It is one more step closer to creating a society where everyone feels accepted and important.
Crikey, I want to applaud!!
And to think that none of this would have happened were it not for your accident. Do you believe that things happen for a reason or have you simply made the very best of a situation that simply could have been too much for someone else
I think that when tragedy strikes it can be unimaginable to come out of it the other side happy and smiling. You are stronger than you ever think you can be, and anyone can get through what I’ve been through with the right support and some determination. Wanting to show off my scars and campaign for change is a choice I made because of the personality I have always had. Although life may have been easier if I hadn’t been burnt, it would not be as extraordinary. The opportunities I have and continue to get in the light of the devastation makes going through it a little bit easier. The change and influence I can have on somebody’s future outlook and confidence, changing that life for the better, almost makes going through my accident worthwhile.
I know that you have recently been recognised as the inspiration you are. Can you tell us a little bit more about that and what it meant to you?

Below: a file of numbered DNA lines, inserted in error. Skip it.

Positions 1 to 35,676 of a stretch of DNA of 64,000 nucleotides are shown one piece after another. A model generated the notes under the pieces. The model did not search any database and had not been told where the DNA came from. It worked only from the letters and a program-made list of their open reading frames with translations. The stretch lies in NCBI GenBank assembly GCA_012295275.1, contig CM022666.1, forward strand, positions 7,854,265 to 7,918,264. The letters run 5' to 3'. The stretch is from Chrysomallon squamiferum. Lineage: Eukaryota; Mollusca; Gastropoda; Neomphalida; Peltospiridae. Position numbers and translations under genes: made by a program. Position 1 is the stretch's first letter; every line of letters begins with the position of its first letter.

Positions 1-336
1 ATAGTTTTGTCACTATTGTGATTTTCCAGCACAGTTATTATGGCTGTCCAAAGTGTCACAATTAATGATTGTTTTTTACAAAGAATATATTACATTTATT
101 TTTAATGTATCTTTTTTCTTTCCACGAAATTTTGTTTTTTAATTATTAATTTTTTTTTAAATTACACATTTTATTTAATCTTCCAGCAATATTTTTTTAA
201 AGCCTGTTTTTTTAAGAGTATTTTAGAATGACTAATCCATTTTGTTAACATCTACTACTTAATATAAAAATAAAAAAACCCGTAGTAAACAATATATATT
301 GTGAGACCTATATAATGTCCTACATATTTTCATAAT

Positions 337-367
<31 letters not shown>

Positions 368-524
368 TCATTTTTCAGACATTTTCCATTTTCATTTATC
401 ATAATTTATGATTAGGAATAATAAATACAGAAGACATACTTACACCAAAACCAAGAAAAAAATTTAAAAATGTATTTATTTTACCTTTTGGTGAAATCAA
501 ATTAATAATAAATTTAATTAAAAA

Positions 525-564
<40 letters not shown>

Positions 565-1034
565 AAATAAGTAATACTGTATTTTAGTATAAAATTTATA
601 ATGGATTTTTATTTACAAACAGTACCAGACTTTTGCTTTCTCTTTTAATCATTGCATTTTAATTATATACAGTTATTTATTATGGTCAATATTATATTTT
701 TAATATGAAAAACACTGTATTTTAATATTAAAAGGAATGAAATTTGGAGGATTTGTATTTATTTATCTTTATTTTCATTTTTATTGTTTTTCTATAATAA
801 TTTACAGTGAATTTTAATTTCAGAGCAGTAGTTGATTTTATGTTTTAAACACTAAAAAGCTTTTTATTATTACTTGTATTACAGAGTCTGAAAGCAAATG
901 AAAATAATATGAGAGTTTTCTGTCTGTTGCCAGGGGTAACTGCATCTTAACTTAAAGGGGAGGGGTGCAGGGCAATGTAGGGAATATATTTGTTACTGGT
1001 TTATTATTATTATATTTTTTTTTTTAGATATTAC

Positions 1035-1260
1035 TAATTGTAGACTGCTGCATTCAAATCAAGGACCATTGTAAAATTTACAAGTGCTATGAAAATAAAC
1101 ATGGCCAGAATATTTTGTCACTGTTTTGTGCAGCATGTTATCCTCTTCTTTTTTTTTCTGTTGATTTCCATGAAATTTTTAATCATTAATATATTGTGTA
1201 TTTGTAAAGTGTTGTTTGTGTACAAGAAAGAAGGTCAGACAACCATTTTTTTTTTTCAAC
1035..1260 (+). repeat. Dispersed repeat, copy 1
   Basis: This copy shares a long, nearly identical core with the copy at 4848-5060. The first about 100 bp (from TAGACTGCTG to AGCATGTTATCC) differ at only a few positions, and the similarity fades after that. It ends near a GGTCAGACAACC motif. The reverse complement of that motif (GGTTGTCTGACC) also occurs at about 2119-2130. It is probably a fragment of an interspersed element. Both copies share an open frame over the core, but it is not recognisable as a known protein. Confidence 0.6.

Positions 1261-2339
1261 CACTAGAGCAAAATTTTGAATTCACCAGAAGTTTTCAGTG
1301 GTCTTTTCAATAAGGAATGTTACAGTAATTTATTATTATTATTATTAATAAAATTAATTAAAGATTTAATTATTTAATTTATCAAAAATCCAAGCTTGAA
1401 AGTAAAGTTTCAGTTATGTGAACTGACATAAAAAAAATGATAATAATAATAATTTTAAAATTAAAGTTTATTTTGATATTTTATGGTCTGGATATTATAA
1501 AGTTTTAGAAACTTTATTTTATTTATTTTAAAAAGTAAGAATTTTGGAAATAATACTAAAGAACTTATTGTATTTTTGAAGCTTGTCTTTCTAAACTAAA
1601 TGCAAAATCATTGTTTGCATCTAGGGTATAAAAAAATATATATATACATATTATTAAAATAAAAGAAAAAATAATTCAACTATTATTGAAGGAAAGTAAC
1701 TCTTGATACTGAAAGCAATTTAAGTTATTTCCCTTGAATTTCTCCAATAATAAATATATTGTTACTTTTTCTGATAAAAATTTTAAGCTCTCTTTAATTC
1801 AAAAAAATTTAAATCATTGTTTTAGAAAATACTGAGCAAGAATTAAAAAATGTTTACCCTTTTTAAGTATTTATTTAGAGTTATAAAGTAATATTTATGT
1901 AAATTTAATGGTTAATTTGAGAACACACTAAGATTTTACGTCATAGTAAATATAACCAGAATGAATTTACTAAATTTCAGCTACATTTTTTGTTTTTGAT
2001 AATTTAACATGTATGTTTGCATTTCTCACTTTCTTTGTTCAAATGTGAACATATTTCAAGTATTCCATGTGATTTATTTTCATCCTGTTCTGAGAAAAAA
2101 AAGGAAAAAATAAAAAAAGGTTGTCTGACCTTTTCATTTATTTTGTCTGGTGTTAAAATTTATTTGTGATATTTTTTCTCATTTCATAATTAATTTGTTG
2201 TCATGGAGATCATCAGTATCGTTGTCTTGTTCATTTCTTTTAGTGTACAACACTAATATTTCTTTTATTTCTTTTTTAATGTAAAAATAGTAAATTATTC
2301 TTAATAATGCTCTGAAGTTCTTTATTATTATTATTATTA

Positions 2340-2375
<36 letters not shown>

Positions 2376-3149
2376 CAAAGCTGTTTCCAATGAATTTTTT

The Welsh Woman of the Year Award was an absolute surprise to be nominated for and to win. Surviving a traumatic accident, I have never thought of myself as someone that will win awards for it, simply because I felt like I didn’t have a choice BUT to survive. However my parents always remind me that the choice I made was to thrive and to use my story to empower other people. So the award felt like it was celebrating that, and that is an honour to do everyday.
Catrin Pugh making a speech
Amazing, and finally, if you could give advice to anyone at the start of a journey like yours has been, what would you say to them?
I think the most important thing to know is that you are strong enough to face anything that comes your way in life. Be willing to fight for life and ask for help and anything is possible.
Catrin Pugh being interviewed on Lorraine
You’re an inspiration! Where can people follow you if they want to support your journey?
The best way to find me is on Instagram and twitter as @CatrinPugh and also follow charities Changing Faces and The Katie Piper Foundation for future campaigns!
Fabulous! Thanks so much and all the very best with your continued campaigns!
If you have enjoyed todays interview, please do visit the website by clicking here to read other inspirational stories!